A bipartisan group of lawmakers on the Missouri House Budget Committee teamed up this week to support a GOP amendment, which removes the restriction to once-daily Amtrak passenger service across Missouri.

The amendment is from State Rep. Aaron Griesheimer, R-Washington. The Missouri River Runner train stops in his hometown of Washington, which has an Amtrak station near the Missouri River.

State Reps. Rasheen Aldridge, D-St. Louis, and Wes Rogers (far right), D-Kansas City, listen to testimony during a House Budget Committee hearing on March 15, 2020 in Jefferson City (photo courtesy of Tim Bommel at House Communications)

State Rep. Rasheen Aldridge, D-St. Louis, voted for the Griesheimer amendment on Sunday. Representative Aldridge has ridden the Missouri River Runner train from St. Louis to Jefferson City, for session.

“I’ve used the Amtrak quite often, and I know how essential it is not just to me but to people that are trying to see our great state,” Aldridge says. “If it’s getting to Kansas City, Jefferson City, other stops that people like to visit.”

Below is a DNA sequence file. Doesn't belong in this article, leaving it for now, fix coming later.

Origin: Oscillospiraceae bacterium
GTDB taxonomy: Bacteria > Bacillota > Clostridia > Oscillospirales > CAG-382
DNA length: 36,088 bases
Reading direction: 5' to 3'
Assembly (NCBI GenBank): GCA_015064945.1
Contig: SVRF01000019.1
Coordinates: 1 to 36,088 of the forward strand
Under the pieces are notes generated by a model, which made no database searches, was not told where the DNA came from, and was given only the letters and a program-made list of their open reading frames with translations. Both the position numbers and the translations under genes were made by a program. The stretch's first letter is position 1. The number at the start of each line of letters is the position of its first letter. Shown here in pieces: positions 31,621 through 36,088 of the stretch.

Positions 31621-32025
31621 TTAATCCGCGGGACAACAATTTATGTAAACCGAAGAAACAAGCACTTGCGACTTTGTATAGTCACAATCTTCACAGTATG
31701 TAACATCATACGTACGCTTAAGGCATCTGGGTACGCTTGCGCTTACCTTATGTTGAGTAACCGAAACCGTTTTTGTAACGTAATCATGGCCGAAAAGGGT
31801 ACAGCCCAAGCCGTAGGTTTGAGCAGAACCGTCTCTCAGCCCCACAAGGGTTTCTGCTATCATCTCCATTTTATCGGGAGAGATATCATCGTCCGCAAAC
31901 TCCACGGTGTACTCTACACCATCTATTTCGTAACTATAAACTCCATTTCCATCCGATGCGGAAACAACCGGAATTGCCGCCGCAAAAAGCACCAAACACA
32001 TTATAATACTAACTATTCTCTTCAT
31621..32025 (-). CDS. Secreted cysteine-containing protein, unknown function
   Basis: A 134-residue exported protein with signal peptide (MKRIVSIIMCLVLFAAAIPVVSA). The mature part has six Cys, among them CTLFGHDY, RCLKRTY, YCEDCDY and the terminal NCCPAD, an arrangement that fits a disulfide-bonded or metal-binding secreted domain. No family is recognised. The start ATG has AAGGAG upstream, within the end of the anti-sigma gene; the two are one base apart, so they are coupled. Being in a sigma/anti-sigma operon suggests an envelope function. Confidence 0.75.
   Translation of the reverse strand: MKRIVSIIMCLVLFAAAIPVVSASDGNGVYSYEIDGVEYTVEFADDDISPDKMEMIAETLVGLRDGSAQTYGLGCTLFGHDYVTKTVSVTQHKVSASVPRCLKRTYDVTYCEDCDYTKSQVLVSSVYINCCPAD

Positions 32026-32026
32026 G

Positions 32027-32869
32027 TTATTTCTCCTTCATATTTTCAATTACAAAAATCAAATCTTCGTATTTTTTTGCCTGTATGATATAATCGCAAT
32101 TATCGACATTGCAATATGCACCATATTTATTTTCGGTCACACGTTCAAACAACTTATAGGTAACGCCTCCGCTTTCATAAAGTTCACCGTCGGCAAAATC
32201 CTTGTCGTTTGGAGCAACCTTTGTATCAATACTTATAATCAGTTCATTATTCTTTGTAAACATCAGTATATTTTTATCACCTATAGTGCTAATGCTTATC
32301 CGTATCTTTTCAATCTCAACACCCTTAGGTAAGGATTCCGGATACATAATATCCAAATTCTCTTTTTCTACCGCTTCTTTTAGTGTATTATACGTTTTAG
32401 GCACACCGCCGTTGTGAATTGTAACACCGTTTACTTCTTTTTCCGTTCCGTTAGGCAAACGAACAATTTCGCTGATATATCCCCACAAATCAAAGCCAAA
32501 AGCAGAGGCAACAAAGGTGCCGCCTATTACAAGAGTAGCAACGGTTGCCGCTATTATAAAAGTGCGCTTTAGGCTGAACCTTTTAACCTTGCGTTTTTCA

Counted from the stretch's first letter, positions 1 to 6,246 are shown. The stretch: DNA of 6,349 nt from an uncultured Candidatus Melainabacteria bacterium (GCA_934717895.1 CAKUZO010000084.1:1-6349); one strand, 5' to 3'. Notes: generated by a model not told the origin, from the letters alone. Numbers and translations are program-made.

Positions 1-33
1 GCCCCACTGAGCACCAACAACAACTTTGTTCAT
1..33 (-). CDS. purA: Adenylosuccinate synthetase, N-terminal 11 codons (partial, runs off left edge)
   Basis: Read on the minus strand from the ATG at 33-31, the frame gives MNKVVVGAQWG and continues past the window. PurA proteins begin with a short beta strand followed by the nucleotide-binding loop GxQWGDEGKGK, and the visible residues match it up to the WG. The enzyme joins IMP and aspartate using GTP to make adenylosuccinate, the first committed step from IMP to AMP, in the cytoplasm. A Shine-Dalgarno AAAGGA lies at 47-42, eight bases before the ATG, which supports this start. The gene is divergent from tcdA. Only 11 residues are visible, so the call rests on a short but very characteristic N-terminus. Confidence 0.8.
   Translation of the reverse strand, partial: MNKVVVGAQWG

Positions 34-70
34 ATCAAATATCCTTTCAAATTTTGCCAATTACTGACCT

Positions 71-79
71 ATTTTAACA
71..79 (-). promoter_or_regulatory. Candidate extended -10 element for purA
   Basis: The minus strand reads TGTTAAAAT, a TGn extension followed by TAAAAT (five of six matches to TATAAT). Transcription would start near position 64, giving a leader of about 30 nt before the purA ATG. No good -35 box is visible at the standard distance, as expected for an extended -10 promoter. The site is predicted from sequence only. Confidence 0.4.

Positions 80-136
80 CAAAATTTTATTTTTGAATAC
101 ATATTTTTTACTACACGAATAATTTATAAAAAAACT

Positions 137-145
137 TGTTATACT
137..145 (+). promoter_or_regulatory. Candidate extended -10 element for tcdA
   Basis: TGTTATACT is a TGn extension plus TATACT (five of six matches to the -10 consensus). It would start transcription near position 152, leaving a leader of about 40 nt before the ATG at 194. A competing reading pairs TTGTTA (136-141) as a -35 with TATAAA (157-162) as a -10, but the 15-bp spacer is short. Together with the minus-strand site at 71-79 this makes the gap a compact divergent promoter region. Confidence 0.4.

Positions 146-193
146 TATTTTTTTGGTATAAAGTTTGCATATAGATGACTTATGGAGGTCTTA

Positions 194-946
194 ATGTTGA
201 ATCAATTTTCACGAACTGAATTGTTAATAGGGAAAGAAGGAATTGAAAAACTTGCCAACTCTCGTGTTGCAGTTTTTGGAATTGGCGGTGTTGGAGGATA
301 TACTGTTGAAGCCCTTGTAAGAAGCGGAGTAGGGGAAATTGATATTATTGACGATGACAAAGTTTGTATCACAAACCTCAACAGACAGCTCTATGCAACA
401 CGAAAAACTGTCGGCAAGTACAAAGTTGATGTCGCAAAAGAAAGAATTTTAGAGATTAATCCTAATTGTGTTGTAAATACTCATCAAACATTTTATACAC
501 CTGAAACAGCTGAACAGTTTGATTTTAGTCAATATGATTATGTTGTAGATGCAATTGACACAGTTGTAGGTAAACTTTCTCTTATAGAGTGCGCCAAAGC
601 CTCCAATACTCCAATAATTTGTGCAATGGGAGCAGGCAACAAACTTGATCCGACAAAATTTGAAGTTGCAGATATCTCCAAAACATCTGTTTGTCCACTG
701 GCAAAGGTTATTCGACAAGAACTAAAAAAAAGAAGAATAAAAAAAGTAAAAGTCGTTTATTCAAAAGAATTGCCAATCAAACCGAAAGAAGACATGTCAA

Representative Aldridge tells colleagues that both the morning and afternoon Amtrak trains are usually 90 percent full when he rides, and emphasizes the service’s need.

The train stops in downtown St. Louis, near 14th Street. It also stops in several Missouri towns, including Sedalia, Warrensburg and Hermann.

The Budget Committee has voted 19-16 to approve the Griesheimer amendment, which is aimed at preserving twice-daily service from St. Louis to Kansas City.

State Rep. Wes Rogers, D-Kansas City, also voted for the amendment, telling Griesheimer that twice-daily train service is good for tourism too.

“When we visit my in-laws in St. Louis, we like to get on the train in Kirkwood (a St. Louis suburb), take it to your district, spend the day and get back on the train and then go home. It’s my son’s favorite thing to do. Without your amendment, would that be impossible?” Rogers asks.

“Yes,” Griesheimer responds.

“Thank you, no more questions,” Rogers says.

The Amtrak issue could come up again on the House floor, when the full Missouri House begins budget debate. It’s unclear now when that will be, due to coronavirus concerns.

The state owes Amtrak more than $6 million in unpaid bills.

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